• Phyllis, Thank you for your blog comment. While the set has modest value as antique furniture, there is another side to the coin. If you had to replace the set with modern reproduction furniture, pieces would likely be of lesser quality & design and come with a much higher price tag. Value is in the older pieces. KAS

  18. Its good post on the American Antique Furniture. Most people are not aware of the importance of American antique furniture and it is with the Victorian or French antique furniture. Hope this post will reach as many as online users and build awareness.

  19. Minimalistic is the fashionable trend at present and antiques have taken somewhat of a back seat. With the fall in prices now is the time to buy and eventually the antique market will turn favourable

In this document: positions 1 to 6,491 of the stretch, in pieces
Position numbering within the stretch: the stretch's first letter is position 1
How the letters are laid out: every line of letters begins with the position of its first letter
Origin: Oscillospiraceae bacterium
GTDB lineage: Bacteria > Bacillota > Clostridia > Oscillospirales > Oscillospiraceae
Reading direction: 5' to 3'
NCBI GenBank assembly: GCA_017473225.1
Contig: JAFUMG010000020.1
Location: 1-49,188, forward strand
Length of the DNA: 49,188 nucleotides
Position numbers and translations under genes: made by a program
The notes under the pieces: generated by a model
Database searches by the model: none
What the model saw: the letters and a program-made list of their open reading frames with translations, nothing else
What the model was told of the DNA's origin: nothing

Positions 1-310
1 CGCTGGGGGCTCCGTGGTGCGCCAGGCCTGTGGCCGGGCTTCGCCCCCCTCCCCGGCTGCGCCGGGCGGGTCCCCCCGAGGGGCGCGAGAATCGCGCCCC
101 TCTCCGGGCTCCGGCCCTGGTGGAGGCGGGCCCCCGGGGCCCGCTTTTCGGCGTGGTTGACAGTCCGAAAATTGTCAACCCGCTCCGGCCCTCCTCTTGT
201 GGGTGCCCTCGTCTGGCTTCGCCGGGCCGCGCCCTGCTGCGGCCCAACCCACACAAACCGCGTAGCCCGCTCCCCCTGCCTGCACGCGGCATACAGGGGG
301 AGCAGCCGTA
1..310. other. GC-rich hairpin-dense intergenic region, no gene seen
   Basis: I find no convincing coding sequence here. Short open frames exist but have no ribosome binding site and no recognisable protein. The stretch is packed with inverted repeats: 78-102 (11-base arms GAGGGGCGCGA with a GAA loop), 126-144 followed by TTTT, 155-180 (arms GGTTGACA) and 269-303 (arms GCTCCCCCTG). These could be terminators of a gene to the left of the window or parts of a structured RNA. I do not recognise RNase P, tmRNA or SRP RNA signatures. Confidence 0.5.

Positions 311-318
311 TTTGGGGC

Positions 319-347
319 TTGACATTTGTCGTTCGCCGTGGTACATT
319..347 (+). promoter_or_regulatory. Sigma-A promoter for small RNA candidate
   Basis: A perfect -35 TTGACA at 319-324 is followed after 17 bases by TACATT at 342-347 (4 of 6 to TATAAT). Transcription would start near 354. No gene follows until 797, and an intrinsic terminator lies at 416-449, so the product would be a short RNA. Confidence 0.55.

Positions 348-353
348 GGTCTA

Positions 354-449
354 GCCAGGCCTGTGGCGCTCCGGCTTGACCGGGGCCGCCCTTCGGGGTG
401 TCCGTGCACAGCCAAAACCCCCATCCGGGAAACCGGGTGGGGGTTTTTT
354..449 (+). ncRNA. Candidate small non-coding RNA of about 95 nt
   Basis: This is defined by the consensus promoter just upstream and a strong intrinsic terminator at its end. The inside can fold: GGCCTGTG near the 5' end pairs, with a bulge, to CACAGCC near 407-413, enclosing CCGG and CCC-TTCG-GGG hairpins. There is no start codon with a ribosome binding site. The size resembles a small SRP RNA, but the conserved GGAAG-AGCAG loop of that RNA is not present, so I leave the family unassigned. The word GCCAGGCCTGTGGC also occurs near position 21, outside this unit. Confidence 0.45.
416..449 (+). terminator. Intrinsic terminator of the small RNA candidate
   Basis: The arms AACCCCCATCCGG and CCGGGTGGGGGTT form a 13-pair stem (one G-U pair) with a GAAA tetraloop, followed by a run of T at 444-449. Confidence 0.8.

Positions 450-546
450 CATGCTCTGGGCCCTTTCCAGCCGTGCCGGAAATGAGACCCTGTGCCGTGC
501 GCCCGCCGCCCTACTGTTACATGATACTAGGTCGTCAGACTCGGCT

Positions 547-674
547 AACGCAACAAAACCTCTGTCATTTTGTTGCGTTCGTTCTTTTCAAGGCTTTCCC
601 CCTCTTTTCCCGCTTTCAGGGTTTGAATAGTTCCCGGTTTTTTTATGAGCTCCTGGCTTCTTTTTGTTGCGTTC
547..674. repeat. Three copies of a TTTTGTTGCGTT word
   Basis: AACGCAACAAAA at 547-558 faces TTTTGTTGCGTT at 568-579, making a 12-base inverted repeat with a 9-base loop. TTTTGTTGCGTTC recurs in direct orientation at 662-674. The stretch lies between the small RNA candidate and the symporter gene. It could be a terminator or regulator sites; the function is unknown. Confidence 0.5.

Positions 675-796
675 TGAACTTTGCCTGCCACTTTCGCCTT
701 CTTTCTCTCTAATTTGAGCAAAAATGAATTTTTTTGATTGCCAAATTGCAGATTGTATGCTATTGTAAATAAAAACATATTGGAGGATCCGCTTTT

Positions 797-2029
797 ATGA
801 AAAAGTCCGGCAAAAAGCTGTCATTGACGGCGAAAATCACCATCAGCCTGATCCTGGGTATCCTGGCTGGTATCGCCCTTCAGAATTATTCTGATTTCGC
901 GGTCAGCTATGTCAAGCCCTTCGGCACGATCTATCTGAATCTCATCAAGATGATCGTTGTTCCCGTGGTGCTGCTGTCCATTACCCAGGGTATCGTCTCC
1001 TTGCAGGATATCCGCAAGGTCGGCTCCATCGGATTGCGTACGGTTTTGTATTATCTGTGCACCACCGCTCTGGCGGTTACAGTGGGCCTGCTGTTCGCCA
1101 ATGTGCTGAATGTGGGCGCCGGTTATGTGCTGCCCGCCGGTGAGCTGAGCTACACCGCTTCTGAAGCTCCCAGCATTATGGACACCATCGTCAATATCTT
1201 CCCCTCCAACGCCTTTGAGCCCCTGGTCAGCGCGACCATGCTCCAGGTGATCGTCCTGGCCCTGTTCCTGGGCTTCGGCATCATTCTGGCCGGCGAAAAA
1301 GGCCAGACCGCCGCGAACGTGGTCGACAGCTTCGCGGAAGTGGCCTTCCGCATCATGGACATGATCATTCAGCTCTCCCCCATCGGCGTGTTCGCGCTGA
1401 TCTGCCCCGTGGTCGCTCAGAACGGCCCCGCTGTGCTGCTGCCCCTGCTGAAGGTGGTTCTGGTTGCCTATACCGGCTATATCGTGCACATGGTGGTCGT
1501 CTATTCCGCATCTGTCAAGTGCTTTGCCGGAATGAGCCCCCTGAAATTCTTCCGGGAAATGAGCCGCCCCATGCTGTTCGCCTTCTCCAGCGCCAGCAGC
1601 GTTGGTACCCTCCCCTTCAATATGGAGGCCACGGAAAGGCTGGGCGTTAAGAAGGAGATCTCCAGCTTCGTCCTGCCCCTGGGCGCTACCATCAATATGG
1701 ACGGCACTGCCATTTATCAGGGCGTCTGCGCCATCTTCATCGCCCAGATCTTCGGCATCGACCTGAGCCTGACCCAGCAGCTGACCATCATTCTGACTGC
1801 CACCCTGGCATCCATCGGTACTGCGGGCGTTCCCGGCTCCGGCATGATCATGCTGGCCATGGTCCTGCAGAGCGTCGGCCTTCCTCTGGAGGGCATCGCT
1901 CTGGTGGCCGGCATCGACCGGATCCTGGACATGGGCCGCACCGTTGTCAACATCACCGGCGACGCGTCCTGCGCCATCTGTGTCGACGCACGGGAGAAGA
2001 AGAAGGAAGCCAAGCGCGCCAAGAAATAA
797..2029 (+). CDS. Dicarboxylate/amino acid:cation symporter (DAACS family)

again. American antiques are a particular passion of mine as my home design is based on a house in Mississippi. I am always on the hunt for vintage American furniture and so far have found several pieces that I have shipped and restored where necessary.My vacations to the USA always include treasure hunting for fine American furniture.Great Blog.

  20. I can’t find out the company that made my bedroom furniture. I don’t even know when it was made. It has a metal tree glued on the side of the pieces. I have looked all over the internet and can’t find it. Would you have any idea? Or would you know who I could contact to find out please?
    Thank you so much for any help you can give me.
    Jenni

  21. Thank you for the information. Sometimes seems basic but now is a great time to buy antique furniture, the market had been soft but is coming back pretty strong. Especially like the tips/reminder you gave about quality and condition. We have really begun trading up antiques. Sometimes it’s hard, sometimes easy.
    buy.
    Regards,
    Gregory